Question 1: What are macros?
Answer: Macros, short for macronutrients, are the nutrients we need is larger amounts (macro) that comprise our foods. Protein, carbohydrates, and fats are the 3 macronutrients. Protein contains 4 calories per gram (so 30g protein, or 30×4=120 calories), carbohydrates contains 4 calories per gram also, and fats contain 9 calories per gram (which is why a handful of nuts can be so calorically dense).
Question 2: How much protein should I eat?
Answer: It depends! Protein is incredibly important when it comes to changing our physique and gaining strength and muscle. the goal is .8-1.2 grams of protein per lb of bodyweight, but we’ll keep it simple. Aim for a gram per lb of bodyweight if you’re looking to build strength and muscle primarily, and aim for a gram per lb of your goal weight if you’re primarily looking for fat/weight loss.
Question 3: What does "hypertrophy" mean?
Answer: You’ll see this quite a bit in this space, and it means “muscle growth.” So if a program says it’s primary focus is hypertrophy, then you can expect it’s aiming at getting you bigger muscularly, or muscular ‘gains’ as the main focus. Strength and muscular endurance still come when training this way, but the primary outcome is as stated, ‘muscle growth.’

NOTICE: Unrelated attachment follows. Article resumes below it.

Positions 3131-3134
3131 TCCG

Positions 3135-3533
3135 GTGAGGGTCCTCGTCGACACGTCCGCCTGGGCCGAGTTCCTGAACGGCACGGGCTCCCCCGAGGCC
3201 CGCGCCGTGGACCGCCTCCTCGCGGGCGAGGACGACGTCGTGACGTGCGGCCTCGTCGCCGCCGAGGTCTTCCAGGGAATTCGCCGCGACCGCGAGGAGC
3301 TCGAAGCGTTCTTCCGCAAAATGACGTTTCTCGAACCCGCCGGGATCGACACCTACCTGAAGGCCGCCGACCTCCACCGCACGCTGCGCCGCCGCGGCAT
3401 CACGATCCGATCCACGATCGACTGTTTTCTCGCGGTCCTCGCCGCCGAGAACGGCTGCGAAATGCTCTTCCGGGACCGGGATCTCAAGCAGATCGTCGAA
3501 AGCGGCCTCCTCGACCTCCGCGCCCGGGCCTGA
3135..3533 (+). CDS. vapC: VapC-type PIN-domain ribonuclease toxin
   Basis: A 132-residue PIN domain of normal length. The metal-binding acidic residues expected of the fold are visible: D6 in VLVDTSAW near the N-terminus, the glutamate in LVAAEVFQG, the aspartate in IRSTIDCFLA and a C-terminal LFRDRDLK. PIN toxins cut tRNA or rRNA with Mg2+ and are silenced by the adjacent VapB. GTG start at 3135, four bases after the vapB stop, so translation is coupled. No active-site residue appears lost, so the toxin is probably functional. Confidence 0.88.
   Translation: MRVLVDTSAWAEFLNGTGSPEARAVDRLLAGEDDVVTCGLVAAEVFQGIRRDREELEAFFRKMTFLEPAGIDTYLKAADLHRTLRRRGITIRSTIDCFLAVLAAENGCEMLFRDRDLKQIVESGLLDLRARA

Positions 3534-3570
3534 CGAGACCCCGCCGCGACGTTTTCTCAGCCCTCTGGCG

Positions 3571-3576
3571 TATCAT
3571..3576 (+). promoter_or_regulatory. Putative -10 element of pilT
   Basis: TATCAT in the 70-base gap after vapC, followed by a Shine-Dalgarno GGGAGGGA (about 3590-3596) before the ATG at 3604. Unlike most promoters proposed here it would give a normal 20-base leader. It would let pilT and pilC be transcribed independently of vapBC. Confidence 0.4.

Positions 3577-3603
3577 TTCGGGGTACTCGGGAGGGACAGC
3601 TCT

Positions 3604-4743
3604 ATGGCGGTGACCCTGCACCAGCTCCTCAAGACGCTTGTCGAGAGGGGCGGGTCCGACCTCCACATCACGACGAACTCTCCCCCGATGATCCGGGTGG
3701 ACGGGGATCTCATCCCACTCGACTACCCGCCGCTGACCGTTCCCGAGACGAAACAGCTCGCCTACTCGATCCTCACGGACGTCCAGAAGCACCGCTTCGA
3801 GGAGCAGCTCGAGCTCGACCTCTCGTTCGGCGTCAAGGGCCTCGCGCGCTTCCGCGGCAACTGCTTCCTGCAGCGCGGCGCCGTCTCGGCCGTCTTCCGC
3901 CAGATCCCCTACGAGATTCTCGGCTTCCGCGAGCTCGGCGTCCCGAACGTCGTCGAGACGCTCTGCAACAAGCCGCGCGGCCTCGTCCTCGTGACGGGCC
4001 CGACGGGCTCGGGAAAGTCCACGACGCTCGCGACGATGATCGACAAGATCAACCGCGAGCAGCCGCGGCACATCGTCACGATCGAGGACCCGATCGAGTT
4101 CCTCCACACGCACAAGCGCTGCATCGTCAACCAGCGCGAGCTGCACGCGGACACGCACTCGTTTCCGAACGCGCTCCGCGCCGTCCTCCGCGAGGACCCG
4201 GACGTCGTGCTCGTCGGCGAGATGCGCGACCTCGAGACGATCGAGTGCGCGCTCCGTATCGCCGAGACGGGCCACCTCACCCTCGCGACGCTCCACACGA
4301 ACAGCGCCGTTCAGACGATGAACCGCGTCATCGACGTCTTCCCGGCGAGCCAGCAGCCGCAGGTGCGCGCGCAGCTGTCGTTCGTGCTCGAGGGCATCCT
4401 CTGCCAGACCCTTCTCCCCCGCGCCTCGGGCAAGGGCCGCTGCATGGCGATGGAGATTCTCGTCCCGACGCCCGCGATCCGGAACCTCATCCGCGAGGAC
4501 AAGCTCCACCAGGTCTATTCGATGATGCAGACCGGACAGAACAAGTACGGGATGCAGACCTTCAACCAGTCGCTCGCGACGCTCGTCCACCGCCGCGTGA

Question 4: Should I weigh myself everyday?
Answer: This depends on your relationship with the scale. I do not think it’s necessary at all to focus on scale weight as much as it’s such a touted metric. I do, however, love weighing daily for the education of your body’s fluctuations. Weighing daily shows you that weight will fluctuate, and helps you relate that increase of 2lbs to a higher-sodium, and carbohydrate Mexican dinner the night before. It can let you know how a woman’s period can cause weight retention, and how excess food intake can cause cause more food volume in the gut which will equate to an extra pound or two. Weighing this way with teach you how your body processes, which is beneficial. Is it necessary? No, but can be worthwhile depending on your current relationship with weight.
Question 5: How do I track macros?